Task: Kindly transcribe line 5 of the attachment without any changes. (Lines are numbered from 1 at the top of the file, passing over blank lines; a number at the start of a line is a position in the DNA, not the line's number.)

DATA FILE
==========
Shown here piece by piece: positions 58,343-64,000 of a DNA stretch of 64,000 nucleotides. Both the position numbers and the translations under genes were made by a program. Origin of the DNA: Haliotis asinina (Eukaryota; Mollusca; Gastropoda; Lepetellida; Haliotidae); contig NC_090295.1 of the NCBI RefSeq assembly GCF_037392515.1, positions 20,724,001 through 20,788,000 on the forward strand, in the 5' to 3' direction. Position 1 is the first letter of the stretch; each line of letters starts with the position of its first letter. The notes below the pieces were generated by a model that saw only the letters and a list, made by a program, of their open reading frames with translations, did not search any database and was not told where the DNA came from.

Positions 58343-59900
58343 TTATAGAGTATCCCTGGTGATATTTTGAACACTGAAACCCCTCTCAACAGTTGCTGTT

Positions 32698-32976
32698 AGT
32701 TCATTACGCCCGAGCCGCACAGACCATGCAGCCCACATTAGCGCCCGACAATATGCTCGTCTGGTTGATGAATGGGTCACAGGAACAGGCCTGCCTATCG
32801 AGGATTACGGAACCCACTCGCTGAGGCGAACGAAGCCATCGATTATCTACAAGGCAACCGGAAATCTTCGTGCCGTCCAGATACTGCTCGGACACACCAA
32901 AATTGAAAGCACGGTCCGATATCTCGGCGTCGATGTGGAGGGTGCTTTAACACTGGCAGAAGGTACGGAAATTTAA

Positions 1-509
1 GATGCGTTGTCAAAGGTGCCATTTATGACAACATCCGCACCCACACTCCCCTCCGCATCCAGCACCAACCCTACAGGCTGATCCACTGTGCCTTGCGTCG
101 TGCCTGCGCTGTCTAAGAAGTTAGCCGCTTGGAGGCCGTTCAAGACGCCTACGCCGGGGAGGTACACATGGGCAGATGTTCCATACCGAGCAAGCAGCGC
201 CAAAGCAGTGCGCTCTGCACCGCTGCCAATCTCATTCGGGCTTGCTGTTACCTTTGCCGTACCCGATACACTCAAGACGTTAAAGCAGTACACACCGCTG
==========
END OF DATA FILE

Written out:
32698 AGT